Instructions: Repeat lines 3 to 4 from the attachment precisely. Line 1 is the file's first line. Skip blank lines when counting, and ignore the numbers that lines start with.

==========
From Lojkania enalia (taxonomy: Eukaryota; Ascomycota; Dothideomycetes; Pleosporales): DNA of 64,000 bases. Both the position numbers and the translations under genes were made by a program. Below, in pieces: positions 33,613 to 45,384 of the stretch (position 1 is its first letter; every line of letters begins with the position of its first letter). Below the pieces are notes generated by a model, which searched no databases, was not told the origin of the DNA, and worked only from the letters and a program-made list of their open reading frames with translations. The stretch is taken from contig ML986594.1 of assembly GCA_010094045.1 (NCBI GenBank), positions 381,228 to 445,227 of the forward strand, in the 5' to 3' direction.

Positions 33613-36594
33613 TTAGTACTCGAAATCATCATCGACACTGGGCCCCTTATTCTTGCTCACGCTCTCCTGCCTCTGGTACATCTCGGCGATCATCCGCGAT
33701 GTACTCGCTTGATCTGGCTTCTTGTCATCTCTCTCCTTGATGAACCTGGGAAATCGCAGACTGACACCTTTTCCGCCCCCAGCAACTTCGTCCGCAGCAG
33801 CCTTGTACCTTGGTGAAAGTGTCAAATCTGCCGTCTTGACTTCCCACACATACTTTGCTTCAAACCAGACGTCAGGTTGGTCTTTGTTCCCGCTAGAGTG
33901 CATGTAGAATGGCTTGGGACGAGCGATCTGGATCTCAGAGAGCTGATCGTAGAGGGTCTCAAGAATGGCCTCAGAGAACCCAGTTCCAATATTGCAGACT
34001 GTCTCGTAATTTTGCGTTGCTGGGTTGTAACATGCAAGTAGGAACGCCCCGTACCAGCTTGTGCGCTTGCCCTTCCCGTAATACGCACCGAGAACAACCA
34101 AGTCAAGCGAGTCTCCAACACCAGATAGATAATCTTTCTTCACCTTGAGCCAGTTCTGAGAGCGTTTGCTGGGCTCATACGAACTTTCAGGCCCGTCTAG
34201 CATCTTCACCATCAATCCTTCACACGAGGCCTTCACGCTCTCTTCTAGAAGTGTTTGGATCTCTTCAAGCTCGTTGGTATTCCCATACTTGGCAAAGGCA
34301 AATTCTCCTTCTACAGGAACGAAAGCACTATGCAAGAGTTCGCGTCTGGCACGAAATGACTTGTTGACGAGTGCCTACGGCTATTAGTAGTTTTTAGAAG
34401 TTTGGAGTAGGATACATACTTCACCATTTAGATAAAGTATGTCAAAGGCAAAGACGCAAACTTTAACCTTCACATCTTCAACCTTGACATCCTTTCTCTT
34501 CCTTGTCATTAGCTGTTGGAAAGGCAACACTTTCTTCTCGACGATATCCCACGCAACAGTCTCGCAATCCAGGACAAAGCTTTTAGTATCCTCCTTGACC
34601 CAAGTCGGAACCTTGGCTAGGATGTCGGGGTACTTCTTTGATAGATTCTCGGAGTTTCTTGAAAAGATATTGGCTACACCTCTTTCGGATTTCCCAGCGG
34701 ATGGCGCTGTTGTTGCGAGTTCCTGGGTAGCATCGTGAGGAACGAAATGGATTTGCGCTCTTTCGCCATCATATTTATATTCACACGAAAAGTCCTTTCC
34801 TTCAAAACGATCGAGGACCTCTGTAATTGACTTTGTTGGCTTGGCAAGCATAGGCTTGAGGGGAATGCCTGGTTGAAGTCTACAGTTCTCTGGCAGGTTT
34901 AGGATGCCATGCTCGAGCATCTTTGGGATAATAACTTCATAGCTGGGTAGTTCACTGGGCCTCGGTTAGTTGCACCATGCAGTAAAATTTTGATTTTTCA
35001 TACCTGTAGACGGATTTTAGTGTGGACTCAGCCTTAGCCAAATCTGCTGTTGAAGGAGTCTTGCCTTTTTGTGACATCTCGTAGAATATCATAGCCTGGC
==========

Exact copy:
33613 TTAGTACTCGAAATCATCATCGACACTGGGCCCCTTATTCTTGCTCACGCTCTCCTGCCTCTGGTACATCTCGGCGATCATCCGCGAT
33701 GTACTCGCTTGATCTGGCTTCTTGTCATCTCTCTCCTTGATGAACCTGGGAAATCGCAGACTGACACCTTTTCCGCCCCCAGCAACTTCGTCCGCAGCAG